Thursday, July 30, 2015

Treasure Spots of the World

Walter B. Woodbury - Treasure Spot of the World (1875)

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Before vacation season is completely gone here's a book with some trip suggestions.  The Mosque at Cordova, Tintern Abbey, an ice cavern, the Bridge of Sighs, Bangkok, the Sphinx, Cairo, Niagara Falls - take your pick.  Each spot gets a photo then about three to four pages of text that tend a bit more towards encyclopedia facts than travel brochure enthusiasm which is a tad disappointing from one of the high eras of travel literature.  Still it manages to promote their treasure spots so if you go send a postcard.

Sunday, July 26, 2015

The Story of the First Gas Regiment

James Thayer Addison - The Story of the First Gas Regiment (1919)

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Continuing last post's World War I soldier-life theme here's one that's a bit less humorous.  The First Gas Regiment was the only offensive gas unit in the U.S. Army and lasted for just 18 months.  Today of course a book about gas warfare is like a book promoting the value of DDT but really this is more a straightforward account.  If anything it's a bit dull even for a regimental history.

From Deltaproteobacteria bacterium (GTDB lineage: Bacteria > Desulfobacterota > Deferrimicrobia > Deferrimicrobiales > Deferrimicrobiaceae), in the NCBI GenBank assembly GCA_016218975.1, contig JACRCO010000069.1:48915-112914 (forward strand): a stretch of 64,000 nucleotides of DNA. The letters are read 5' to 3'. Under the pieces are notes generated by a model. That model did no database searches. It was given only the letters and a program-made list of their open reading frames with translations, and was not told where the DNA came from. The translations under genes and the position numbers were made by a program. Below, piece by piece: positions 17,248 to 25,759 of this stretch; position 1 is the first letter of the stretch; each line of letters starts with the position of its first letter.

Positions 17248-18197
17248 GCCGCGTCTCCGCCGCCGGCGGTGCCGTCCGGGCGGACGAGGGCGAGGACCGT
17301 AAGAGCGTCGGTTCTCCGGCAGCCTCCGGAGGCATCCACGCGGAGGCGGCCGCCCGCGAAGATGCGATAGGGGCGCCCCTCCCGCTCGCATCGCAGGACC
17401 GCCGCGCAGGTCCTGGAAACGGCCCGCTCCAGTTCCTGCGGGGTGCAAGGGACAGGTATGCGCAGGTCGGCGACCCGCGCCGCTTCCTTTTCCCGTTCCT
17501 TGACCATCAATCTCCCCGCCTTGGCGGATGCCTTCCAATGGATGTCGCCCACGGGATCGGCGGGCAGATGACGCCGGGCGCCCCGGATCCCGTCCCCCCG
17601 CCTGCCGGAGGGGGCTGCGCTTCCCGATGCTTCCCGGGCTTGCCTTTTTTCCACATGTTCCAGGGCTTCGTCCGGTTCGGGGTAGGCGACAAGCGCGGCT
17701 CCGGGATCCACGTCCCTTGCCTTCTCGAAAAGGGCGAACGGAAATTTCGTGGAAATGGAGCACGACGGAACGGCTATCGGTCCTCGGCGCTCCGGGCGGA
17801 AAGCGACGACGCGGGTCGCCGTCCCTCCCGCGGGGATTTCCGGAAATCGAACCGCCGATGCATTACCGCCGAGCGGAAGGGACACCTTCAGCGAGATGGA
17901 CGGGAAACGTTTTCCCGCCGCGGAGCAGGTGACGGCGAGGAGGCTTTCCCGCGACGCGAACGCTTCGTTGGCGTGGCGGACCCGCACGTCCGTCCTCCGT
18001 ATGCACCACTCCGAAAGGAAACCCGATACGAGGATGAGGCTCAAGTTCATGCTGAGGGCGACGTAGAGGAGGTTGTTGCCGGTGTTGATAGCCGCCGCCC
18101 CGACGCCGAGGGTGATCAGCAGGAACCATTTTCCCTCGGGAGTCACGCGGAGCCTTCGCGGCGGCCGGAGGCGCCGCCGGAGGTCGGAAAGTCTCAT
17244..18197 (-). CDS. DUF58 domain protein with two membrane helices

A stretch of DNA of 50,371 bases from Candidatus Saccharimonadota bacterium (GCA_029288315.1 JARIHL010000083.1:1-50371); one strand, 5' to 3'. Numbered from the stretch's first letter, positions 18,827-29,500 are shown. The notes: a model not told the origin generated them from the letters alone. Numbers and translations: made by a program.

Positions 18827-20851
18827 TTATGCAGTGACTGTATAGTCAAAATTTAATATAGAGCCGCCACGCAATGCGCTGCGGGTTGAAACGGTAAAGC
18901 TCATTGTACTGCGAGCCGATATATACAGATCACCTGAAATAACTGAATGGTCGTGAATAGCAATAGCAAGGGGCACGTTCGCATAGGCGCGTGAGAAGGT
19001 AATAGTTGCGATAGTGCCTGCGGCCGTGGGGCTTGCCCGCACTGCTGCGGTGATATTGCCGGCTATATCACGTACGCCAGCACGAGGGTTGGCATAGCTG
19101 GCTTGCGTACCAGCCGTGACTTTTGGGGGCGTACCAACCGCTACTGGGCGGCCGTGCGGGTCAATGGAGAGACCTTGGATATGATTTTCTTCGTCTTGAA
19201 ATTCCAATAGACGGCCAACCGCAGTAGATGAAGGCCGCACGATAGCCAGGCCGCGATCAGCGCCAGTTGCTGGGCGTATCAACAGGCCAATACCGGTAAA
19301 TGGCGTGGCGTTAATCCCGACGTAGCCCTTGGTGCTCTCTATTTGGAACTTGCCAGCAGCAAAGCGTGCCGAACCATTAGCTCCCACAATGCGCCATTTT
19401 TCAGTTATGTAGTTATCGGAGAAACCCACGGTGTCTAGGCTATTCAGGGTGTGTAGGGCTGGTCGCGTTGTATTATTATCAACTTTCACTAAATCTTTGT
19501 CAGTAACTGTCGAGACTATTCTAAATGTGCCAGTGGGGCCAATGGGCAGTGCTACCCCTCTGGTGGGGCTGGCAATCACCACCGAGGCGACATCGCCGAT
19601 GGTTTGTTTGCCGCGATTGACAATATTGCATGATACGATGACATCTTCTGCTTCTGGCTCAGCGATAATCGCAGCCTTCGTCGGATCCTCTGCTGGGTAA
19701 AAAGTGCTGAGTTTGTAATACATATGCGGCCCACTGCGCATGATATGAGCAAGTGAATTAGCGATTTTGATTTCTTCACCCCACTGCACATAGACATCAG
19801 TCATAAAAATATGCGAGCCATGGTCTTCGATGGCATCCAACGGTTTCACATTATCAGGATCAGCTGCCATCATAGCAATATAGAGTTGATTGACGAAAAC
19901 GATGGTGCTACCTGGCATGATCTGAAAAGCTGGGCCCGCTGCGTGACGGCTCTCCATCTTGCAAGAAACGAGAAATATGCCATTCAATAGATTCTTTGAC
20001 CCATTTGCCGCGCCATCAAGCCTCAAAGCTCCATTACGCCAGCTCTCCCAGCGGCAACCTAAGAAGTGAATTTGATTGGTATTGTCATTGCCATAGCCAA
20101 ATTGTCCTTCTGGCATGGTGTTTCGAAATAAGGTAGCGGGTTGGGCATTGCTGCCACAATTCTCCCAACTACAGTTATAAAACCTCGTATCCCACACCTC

Addison (a 1909 Harvard graduate) was the regiment's chaplain and was an active writer afterwards.  He wrote a history of the Episcopal Church, on Ahmadiyya and religion in India, a study of medieval missionaries, and Ancestor Worship in Africa among many others.  None of these appear to have been digitized.

Saturday, July 25, 2015

500 of the Best Cockney War Stories

500 of the Best Cockney War Stories (1920)

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I've only skimmed this but while the overall tone leans towards the comic (these were reprinted from the London Evening News) it does have the feel of military life presented by countless memoirs - boring, confusing, sometimes funny, sometimes frightening.  Of course a memoir is pretty much what this is, only collectively authored and cleaned up for a home audience.  They aren't vague Reader's Digest anecdotes but are usually quite specific, at times even using unexplained references.  It doesn't have an introduction but an "opening yarn".

Wednesday, July 22, 2015

The Comical History of Lord Flutter, Lord Spindle & Sir Harry Hopscotch

The Comical History of Lord Flutter, Lord Spindle & Sir Harry Hopscotch (1850)

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A pamphlet of children's stories involving anthropomorphic insects complete with a moral at the end.  Nice illustrations but I can find almost nothing about the book except that a copy is in the collection of the Metropolitan Museum who says it's hand-colored.  Their copy was published in London so there were two editions.

Monday, July 20, 2015

The Boy's Book of Industrial Information

Elisha Noyce - The Boy's Book of Industrial Information (1858)

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Flax manufacture, glass painting, mining, boiler operation, distilling, bridge building - everything a young lad in the mid-19th century needed to start his industrial career.  What boy doesn't want to read about drainage and artesian wells?  Or proper bracing for ship construction?  Well, be deprived no longer!

Saturday, July 18, 2015

On the Writing of the Insane

G. Mackenzie Bacon - On the Writing of the Insane (1870)